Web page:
If nothing else, this will signal to others that you're thinking critically about this, and demonstrate that you're not tied to this project for the sake of doing it, but that the outcomes are most important to you. 

Internal Communication, and Context

Peter Manhoney and I talked about this a while back - internal communication should be incredibly intentional. 

What you need to do is: clearly, in the simplest, most straightforward possible way communicate what you're doing, what the value is and how that relates to what's important to the business.

If the most important near-term goal is Y, your primary message should be about what you’re doing today to get there. Focus on near term first and most, and share future focused projects in a less emphasized way at the end. Basically, there's a balance - you want to communicate about future stuff, but not at the expense of the most important thing.

Communication Generally In Marketing Leadership

You must be a top notch communicator if you want to be a good CMO or marketing leader. You need to be strong in-person, over Zoom, on video, and in writing. Great communication gets you so much of the way there when it comes to building credibility. 

Marketing is one of the most misunderstood operations inside of a company and if you aren't able to control the narrative, show what you're working on, and articulate why it matters, you'll end up with the status quo: "my company has no idea what marketing should be doing."

Clear, confident and compelling communication internally is one of the reasons I was able to advance my career quickly. I didn't realize it at the time, but it matters a lot. More than me knowing CAC to LTV and MQL this and that. You can be the greatest operator behind the scenes but as the marketing leader it all means nothing if you can't communicate to your peers and team.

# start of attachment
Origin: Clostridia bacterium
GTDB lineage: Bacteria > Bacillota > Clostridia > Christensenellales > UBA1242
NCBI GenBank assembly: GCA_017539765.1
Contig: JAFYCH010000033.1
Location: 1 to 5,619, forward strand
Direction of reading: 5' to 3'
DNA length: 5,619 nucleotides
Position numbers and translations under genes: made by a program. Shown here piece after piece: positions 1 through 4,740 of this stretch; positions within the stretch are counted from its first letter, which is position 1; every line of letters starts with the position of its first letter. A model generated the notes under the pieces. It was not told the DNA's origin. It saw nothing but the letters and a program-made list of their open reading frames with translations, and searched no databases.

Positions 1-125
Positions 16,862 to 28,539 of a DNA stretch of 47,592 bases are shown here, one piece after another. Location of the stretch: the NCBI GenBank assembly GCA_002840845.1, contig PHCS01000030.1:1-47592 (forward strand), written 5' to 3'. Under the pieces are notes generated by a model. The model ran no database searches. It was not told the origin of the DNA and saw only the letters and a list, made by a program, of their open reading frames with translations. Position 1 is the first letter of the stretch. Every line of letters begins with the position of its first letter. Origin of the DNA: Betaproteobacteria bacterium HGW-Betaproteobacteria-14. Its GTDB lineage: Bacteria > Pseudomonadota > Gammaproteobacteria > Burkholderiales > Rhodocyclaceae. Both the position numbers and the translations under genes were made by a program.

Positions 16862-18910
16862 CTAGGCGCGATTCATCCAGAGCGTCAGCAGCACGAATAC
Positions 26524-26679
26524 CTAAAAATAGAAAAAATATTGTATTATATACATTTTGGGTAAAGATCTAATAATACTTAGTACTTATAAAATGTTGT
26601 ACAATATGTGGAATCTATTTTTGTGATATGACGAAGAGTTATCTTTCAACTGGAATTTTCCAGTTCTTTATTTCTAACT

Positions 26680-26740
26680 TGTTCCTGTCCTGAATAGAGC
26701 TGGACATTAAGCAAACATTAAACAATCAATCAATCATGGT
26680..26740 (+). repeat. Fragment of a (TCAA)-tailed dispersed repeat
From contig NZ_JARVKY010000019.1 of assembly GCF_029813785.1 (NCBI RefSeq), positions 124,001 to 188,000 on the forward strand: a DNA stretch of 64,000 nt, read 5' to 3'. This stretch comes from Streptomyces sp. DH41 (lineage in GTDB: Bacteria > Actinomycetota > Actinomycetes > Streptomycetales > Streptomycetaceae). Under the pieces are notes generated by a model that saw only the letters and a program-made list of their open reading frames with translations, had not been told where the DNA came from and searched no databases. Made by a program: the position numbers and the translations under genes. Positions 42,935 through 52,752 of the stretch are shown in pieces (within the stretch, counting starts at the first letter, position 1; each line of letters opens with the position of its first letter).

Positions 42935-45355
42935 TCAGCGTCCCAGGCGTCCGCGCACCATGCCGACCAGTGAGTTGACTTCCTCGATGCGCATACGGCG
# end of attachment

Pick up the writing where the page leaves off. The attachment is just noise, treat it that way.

Every time you’re in front of the team, you should be sharing progress toward marketing goals and what you’re doing to hit those goals. I challenge everyone to never discuss a tactic without also reminding everyone what strategic purpose the tactic serves.

Some ideas to help get you started:

  • Get the book "Presentation Secrets of Steve Jobs" by Carmine Gallo
  • Get the book "Public Speaking for Authors, Creatives, and Other Introverts" by Joanna Penn
  • Find 2-3 great public speakers (YouTube) and try to take your own notes re-creating their talk and their outline
  • Start with something simple: Even if you do not run a full team today- is there an area of the business / marketing you can own and communicate about? Work on writing a weekly update to your manager every Friday - here's what we got done this week, here's what we're working on next week, here's what's working, here's what's not, here's where we're stuck. This be an email or a 2-3 slide presentation with a Loom video.

Hope you are having a productive week.

- Dave

PS. if you read these notes, can you reply back and say hey? I love getting responses from Exit Five newsletter readers.


🎧 Podcast #92:Content Strategy, B2B SEO in 2023, and Category Creation Content with Mitch Briggs

Mitch Briggs is a B2B SEO expert and SEO Success Manager at Demandwell. We cover a lot in this episode, including:
  • B2B content strategy
  • Is SEO dying!!?
  • What the future of SEO looks like
  • Where TikTok, YouTube, and ChatGPT fit
  • How to think about SEO if you're creating a category
  • Gow to balance volume and intent with keywords
  • Ways to think about keyword research, and more.

Listen To The Episode Now On Spotify


Join the Exit Five Community

Please join us in the new home for Exit Five (and our dedicated iOS + Android app). We have officially moved our community to Circle - our own private community on the web, with a dedicated mobile app for iOS and Android. It's bumping over there already and I've been loving the feedback from members so far.

Here's a video overview from me breaking down the new Exit Five community. You can join the community right now for free with a 7 day free trial and then choose monthly or annual billing (or to not join) after your trial. Hope to see you in there.

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Thanks to the 2023 Exit Five presenting sponsors Demandwell (SEO) and Zapier (Automation).